World Autism Awareness Week from NAS: How to support a child with Autism and Mental health issues.

The Judith Trust is thrilled to be supporting this years World Autism Awareness Week. We run projects and fund research into learning disabilities and mental ill health, promoting inclusion for all those within the community.  We have recently entrusted JLGB with our Inclusion Campaign to help those children and teenagers within our UK community to take part in activities with other children, some of whom may have autism.

This week, 26th March- 2nd April 2018, is World Autism Awareness Week. The National Autistic Society has said:

‘We encourage the public to take part in World Autism Awareness Week – a full seven days where schools, workplaces and individuals, their families and friends all over the UK are taking part in activities to raise money and awareness for The National Autistic Society. 

We’ve come a long way in raising autism awareness but there’s still more to be done until everyone understands autism.’

To watch the video from the NAS click herehttps://www.youtube.com/watch?v=pjiBz7Mn4XI

For more about how you can get involved: please see here: http://www.autism.org.uk/get-involved/world-autism-awareness-week.aspx

The Charity Action for Children has commented in their article: ‘ How do you Support an autistic child with their mental health?’ :

‘It is estimated that one in every 100 people in the UK are on the autism spectrum. As  autism is a hidden disability and affects everyone differently it can cause frustration and emotional distress along with social and communication difficulties.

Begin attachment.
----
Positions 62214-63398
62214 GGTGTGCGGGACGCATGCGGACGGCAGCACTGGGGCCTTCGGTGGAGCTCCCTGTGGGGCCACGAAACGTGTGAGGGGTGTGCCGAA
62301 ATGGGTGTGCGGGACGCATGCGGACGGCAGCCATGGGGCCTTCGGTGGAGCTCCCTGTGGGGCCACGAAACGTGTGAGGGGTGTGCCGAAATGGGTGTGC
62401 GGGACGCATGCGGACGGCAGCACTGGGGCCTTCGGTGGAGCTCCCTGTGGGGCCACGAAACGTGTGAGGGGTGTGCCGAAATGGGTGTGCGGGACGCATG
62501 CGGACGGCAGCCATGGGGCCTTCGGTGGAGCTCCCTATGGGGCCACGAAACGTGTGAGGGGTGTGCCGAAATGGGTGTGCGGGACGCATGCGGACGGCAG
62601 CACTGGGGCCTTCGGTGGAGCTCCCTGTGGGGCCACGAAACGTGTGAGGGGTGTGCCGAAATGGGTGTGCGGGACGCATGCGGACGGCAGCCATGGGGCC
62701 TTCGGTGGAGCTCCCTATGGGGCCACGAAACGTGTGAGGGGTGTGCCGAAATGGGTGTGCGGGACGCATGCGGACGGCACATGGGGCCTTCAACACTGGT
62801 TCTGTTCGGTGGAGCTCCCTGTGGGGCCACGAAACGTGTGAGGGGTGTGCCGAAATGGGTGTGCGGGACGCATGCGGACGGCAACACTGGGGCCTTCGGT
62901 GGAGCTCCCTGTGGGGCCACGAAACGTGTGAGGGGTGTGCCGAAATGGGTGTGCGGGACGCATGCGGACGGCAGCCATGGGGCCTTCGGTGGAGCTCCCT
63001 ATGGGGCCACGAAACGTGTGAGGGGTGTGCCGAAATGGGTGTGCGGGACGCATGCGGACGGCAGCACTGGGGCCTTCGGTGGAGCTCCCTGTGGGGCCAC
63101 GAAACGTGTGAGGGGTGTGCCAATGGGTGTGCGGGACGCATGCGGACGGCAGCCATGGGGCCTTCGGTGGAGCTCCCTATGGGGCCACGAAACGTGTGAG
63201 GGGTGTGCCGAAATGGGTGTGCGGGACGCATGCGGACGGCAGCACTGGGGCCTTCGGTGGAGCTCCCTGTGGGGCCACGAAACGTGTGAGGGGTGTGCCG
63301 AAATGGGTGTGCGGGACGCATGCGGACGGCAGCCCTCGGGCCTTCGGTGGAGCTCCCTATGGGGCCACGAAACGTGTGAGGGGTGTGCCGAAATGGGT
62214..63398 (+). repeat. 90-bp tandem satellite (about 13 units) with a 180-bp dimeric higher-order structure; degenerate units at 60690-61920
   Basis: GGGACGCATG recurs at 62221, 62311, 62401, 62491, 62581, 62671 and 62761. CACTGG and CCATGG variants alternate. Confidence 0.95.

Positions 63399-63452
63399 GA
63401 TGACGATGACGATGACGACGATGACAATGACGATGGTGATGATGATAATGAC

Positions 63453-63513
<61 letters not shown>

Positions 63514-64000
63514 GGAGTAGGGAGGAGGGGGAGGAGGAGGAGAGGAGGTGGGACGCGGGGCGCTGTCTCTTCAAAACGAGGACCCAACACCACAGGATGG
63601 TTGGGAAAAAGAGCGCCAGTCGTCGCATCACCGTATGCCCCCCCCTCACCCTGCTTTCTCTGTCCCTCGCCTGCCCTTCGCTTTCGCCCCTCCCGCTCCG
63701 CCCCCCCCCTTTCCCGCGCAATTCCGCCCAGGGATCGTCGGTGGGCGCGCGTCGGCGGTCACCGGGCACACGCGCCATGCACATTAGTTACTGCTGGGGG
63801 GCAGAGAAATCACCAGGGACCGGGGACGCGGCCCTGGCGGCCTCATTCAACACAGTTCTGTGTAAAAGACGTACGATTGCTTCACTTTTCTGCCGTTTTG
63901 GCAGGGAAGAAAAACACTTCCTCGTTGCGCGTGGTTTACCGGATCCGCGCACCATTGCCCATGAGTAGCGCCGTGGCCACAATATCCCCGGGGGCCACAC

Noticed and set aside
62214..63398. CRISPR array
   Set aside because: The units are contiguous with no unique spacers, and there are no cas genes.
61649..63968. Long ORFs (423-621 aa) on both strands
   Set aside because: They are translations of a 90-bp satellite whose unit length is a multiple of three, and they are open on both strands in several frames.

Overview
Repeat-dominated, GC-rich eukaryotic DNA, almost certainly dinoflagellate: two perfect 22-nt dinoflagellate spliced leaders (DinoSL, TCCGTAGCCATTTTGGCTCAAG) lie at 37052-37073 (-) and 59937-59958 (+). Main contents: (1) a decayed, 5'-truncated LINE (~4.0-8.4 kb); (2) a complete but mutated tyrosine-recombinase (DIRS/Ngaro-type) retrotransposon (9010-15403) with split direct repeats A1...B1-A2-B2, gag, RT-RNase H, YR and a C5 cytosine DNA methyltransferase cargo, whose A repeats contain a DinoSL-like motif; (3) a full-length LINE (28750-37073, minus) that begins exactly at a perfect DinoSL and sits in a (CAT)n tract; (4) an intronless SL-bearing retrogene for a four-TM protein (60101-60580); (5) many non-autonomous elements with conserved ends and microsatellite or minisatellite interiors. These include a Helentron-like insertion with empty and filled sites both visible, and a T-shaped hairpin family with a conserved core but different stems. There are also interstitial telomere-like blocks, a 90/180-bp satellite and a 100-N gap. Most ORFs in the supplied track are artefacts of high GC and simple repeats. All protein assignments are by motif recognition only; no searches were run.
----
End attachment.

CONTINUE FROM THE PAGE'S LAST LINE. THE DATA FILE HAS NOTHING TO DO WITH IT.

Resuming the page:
As a result of these heightened feelings your child may experience or show mental health symptoms. It has been shown that autistic people are more susceptible to certain mental health difficulties, including anxiety, depression and obsessive compulsive disorder.

If your child is autistic, it’s important to be aware of, and look out for, any potential mood or behavioural changes. For example, if your child appears withdrawn from activities they normally enjoy, distant or low on energy – it may be that they are finding it difficult to communicate their feelings.

Statistics show that approximately 40% of those on the spectrum have an anxiety disorder as a result of autism-related factors, including social interaction, communication difficulties and biological differences in the brain. If these feelings persist, it can lead to depression.

As communication can be more challenging for autistic children, they may struggle to express themselves. In some cases, you may feel it beneficial to get in touch with a professional.

Counselling can be a helpful step in supporting both yourself and your child’